According to the California Office of Traffic Safety (OTS), there are nearly 900,000 registered motorcycles in the state. That is more than any other state in the US. With so many motorcyclists, it is important that every rider know that laws that pertain to safe operation in and around the roadway. This includes not traffic laws, but also motorcycle parking laws in California.
Parking on the Street
Parallel parking on the street is governed by California Vehicle Code 22502. The specific portions of the law relating to motorcycles are quoted directly here:
CVC § 22502
(a) … a motorcycle shall be parked with at least one wheel or fender touching the right-hand curb…
(e) (1) … a motorcycle, if parked on the left-hand side, shall have either one wheel or one fender touching the curb…
(2) This subdivision does not apply upon a roadway of a divided highway.
Okay, now to put this into plain English – the law says that a motorcycle must have at least one wheel touching the right curb. If the motorcycle is parking on a one-way street, one wheel must be touching either curb.
Parking on the Sidewalk
This is almost always going to be prohibited. Barring any special event that posts exceptions, parking a motorcycle on the sidewalk is going to be off-limits. This is governed by California Vehicle Code 22500. There are some jurisdictions that are more relaxed concerning this rule, but it is really not worth the chance of getting a ticket from parking/law enforcement.
Not only does the law state that a person cannot park on a sidewalk, but it also says that no portion of a vehicle can extend over the sidewalk more than a distance of 10 inches. This includes items that are required to be on a vehicle, such as lights, mirrors, or other devices.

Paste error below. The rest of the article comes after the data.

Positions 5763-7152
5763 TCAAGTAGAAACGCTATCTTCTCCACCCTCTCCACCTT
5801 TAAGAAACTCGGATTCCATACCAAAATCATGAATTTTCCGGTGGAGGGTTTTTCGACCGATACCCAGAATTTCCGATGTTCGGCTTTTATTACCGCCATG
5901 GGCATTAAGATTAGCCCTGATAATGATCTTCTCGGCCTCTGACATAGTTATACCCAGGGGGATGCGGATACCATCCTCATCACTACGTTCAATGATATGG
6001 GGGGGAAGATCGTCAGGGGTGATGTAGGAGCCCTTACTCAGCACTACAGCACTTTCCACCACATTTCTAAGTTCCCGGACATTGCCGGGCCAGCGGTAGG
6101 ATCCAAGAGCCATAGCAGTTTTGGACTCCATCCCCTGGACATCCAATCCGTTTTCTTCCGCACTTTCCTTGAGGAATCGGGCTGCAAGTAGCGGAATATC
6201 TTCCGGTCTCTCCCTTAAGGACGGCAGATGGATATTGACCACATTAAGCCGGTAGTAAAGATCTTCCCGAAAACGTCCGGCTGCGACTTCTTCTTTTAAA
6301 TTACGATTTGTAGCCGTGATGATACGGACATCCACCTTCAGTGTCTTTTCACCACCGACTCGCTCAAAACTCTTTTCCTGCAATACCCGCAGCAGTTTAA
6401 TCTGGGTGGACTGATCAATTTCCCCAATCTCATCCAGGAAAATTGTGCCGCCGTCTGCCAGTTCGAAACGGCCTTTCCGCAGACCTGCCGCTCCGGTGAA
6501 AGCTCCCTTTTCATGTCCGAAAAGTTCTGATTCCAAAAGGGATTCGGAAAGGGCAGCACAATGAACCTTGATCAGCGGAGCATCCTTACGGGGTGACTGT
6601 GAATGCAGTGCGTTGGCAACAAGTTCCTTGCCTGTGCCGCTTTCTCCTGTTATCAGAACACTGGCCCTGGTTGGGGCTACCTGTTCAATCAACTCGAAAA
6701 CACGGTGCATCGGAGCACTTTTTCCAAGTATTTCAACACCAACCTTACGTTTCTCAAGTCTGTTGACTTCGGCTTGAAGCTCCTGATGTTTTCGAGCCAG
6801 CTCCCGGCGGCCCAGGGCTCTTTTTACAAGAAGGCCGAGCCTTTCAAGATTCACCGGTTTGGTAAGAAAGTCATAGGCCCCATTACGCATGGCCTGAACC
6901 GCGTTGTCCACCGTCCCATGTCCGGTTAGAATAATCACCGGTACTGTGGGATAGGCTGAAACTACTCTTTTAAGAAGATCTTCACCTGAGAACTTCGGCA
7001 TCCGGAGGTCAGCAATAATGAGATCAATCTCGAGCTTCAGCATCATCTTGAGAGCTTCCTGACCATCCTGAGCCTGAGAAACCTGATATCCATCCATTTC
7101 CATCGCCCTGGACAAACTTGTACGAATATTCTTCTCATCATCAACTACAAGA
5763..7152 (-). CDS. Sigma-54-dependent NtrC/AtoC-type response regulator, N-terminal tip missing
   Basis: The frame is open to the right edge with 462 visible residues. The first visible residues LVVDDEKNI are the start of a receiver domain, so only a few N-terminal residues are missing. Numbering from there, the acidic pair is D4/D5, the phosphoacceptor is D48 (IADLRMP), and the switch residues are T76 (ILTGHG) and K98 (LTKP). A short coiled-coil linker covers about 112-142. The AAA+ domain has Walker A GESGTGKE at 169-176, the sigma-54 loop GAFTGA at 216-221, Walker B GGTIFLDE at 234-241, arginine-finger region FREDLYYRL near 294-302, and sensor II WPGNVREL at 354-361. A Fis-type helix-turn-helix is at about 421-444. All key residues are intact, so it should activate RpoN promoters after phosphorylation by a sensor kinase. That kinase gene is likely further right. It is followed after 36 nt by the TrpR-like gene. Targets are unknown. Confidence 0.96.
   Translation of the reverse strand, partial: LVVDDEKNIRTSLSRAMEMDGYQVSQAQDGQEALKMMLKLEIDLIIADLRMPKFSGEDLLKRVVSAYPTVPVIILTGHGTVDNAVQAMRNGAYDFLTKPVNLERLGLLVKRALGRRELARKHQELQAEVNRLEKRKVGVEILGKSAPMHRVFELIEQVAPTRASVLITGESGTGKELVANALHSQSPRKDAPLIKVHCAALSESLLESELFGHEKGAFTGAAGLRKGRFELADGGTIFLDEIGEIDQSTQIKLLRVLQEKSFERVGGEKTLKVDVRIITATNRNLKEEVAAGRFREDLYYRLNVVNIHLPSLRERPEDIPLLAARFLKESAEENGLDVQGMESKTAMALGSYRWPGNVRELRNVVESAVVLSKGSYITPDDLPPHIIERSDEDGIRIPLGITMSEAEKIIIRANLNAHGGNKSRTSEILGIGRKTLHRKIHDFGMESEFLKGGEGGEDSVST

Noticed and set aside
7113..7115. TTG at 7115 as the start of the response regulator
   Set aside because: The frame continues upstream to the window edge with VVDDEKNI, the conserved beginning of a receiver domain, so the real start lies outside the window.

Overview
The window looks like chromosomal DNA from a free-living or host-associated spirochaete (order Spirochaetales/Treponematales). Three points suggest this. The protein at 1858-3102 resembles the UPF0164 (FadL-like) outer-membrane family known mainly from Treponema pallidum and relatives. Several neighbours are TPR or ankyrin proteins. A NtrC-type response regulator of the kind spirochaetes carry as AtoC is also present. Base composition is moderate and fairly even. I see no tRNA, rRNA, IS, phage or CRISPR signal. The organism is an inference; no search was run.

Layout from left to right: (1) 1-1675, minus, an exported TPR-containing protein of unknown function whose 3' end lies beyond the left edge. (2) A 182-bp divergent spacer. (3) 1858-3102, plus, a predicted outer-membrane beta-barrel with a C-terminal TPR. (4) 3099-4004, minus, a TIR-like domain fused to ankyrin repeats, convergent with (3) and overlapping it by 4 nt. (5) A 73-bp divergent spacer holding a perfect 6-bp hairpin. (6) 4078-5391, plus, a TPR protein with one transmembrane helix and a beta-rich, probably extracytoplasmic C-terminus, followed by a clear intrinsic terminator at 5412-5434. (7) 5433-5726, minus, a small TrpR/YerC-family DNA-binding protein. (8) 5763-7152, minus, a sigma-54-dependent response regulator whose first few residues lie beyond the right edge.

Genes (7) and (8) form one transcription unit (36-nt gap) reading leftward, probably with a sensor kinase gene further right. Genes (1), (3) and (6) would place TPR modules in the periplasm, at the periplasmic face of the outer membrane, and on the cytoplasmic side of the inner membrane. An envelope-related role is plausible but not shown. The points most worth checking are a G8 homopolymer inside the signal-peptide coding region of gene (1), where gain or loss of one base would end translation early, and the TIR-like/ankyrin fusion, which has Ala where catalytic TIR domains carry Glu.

Sharing a Metered Parking Space
This differs depending on the jurisdiction. Generally, local municipalities are responsible for enforcing parking meters. Therefore, there is no single law in the state relating to sharing a parking meter. If you are not sure about how local parking enforcement or law enforcement handle this issue, it would be a good idea to ask someone who does know. Better yet, if you see someone enforcing parking meters, feel free to ask them. Never assume that it is okay to share a metered space with another car or motorcycle. While this may save you money in the short-term, getting a ticket is certainly going to cost more than what paying for a metered space would have cost.
Parking Between Cars
Parking between cars is another issue that will vary by jurisdiction. In general, you should only park in between other cars if both vehicles around you have plenty of room to get out. That way, you will not have to worry about someone backing into your motorcycle or pulling in tight in front of them.
While it seems like common sense that parking garages would allow motorcycles, that is not always the case. This is particularly true for private parking garages. While we realize that there may not be many other motorcycle parking options outside of a parking garage, you should avoid parking in a private garage that prohibits motorcycles. You run the risk of having your motorcycle towed.
If you or a loved one have been injured in a motorcycle crash, speak with a Sacramento motorcycle accident attorney to seek compensation.